Gareth Hughes

TDB – More mining our protected places

by Gareth Hughes

I’ve just had this published over at The Daily Blog. Check it out, and make sure you get your submission in by 5pm today.

Today is the last day for submissions on Chatham Rock Phosphate’s (CRP) marine consent application to mine the seabed in a protected area, in our most productive fishery. I just got my submission in which you can read here.

This is the second seabed mining application the Environmental Protection Authority has received recently, after Trans-Tasman Resource’s (TTR) ironsands mining application was declined. TTR’s application was rejected because of uncertainty around the environmental effects and CRP’s application contains even greater uncertainties; being considerably deeper, in a significant ecosystem, and in an area where 60% of our fishing catch comes from.

The project aims to mine the seabed about 400m down to get phosphate, used for farming application. The Chatham Rise is an incredible place where oceanic currents merge, supporting a thriving fish population. If you could dive to that depth you would see massive gouges where 10,000 years ago gigantic icebergs scoured the seabed, and incredible forests of slow-growing corals. In this area, fishers’ nets aren’t allowed within 100m of the seafloor, yet Simon Bridges has happily granted a mining permit which opens up the spectre of CRP literally vacuuming up the seabed, bowling ancient corals, and depositing the sediment back, potentially leading to muddy zones where corals cannot grow again. It’s outrageous that Bridges is content to undermine the protections supposedly provided by this Benthic Protected Area. This is yet another example of National’s disregard for our treasured places, along with permitting drilling and seismic testing in the Maui’s dolphin sanctuary, and logging and mining in our conservation estate.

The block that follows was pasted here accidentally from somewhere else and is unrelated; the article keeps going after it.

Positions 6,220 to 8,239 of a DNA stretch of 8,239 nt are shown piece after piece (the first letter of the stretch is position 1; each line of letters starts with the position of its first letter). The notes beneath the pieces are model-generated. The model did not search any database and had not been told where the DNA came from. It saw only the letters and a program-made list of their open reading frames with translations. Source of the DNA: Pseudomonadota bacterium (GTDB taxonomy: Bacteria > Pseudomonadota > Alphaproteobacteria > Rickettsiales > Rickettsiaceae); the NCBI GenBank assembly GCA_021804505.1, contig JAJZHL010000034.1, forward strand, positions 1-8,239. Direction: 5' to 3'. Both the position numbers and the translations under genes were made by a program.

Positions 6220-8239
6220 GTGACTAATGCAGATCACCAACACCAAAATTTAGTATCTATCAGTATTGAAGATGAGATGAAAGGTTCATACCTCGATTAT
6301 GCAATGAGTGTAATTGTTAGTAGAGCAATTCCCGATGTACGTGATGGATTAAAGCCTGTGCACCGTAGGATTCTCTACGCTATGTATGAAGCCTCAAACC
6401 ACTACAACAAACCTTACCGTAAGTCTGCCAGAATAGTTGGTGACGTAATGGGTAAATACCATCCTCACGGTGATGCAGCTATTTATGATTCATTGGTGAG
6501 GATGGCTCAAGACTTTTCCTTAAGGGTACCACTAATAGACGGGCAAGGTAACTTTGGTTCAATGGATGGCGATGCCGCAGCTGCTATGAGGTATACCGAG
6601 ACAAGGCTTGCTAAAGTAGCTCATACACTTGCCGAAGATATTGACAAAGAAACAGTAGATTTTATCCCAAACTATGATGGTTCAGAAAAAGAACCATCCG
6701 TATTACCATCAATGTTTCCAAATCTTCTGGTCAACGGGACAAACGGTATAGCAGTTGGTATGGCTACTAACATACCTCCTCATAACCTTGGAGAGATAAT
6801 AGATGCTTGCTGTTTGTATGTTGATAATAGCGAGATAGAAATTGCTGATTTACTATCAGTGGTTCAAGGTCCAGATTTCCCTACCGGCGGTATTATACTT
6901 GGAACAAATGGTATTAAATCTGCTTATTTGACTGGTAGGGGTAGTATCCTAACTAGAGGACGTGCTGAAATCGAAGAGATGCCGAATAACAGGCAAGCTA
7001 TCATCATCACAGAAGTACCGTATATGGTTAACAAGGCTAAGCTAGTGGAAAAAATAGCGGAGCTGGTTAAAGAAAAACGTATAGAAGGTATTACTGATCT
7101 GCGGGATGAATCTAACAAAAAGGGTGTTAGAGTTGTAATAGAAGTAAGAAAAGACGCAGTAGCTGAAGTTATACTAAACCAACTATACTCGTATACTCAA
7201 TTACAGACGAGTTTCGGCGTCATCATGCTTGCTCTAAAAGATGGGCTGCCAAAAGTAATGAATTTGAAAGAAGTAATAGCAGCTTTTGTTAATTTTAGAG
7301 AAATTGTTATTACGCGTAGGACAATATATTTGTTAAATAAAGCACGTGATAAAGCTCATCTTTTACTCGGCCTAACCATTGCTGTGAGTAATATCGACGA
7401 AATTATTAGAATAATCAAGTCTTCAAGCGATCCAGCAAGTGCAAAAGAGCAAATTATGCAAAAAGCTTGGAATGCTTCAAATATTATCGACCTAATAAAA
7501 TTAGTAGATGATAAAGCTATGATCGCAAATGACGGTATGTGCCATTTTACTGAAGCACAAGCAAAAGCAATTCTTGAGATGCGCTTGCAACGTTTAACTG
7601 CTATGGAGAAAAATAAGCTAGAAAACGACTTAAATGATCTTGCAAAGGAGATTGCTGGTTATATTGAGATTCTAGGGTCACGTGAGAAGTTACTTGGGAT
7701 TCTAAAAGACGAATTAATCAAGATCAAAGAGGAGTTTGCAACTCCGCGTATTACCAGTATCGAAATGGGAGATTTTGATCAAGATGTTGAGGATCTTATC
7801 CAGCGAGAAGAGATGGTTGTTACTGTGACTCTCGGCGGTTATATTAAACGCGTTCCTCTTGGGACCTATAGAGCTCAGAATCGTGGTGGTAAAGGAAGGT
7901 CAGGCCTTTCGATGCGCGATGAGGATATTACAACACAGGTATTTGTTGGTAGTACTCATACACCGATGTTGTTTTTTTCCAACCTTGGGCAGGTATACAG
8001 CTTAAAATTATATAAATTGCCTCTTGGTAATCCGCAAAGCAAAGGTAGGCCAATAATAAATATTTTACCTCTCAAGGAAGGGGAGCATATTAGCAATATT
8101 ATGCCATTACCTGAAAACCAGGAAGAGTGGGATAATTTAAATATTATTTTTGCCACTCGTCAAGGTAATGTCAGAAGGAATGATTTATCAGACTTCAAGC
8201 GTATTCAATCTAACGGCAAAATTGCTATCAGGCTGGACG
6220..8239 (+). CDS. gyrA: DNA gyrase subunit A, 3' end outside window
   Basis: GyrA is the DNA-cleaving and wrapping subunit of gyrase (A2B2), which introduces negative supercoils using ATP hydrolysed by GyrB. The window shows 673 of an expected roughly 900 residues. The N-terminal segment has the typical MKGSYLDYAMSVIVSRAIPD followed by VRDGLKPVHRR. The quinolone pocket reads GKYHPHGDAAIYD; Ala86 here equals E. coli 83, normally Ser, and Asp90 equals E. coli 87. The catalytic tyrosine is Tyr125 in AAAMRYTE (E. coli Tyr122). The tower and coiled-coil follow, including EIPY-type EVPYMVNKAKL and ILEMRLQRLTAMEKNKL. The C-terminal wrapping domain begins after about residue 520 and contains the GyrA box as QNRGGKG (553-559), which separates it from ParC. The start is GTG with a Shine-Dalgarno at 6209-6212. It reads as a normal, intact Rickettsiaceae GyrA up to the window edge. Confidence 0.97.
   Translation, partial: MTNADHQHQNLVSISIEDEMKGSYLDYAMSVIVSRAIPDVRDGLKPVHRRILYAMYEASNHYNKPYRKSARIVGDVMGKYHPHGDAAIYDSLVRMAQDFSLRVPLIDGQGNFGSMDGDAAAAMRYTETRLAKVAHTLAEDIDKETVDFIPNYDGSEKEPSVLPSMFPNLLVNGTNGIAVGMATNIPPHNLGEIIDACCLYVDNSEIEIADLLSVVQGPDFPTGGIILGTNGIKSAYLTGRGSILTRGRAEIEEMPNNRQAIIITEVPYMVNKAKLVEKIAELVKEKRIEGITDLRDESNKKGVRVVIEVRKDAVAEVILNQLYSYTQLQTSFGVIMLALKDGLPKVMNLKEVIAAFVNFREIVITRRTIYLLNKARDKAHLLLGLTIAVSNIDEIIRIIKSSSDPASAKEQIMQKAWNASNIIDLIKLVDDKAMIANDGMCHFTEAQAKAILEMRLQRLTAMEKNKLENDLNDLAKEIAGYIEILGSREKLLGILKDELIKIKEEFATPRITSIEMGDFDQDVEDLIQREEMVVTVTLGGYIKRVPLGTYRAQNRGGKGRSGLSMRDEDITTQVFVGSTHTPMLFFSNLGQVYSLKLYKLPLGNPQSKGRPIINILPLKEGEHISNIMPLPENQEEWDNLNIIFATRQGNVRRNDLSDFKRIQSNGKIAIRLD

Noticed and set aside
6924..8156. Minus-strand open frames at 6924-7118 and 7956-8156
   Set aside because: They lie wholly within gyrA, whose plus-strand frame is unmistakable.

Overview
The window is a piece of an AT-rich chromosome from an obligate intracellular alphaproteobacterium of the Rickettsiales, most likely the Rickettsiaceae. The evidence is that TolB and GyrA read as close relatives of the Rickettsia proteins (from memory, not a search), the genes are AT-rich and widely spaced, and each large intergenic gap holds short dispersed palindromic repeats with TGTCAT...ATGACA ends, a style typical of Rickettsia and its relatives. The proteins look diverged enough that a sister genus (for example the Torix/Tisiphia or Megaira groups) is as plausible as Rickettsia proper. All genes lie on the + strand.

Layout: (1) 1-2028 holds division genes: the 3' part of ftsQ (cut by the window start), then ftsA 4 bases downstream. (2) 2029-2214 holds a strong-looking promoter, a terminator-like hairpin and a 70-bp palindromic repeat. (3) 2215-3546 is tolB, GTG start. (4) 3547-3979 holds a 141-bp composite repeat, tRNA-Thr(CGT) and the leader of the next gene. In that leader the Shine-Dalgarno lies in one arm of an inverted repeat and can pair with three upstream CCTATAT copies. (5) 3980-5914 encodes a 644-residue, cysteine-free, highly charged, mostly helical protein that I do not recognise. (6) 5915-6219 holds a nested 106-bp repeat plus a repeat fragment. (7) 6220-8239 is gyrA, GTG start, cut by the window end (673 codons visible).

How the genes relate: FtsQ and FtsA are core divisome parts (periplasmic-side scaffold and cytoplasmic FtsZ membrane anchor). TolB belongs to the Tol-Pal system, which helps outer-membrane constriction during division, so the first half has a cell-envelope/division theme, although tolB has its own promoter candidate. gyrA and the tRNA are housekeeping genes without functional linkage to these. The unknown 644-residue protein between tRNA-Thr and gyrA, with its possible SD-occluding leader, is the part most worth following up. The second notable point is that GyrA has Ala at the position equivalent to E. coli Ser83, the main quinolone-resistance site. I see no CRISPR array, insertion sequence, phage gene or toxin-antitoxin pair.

I care about our threatened animals like the Maui’s and think protected areas should offer protection, and am calling for a moratorium on seabed mining, the next extractive industry battle ground, until the facts can be known. The Northern Territory in Australia has already declared a moratorium, and our billion dollar fishery is too important to risk. I’m taking a stand for the places and animals we love and I hope you can join me.

 

Published in Environment & Resource Management by Gareth Hughes on Thu, July 10th, 2014   

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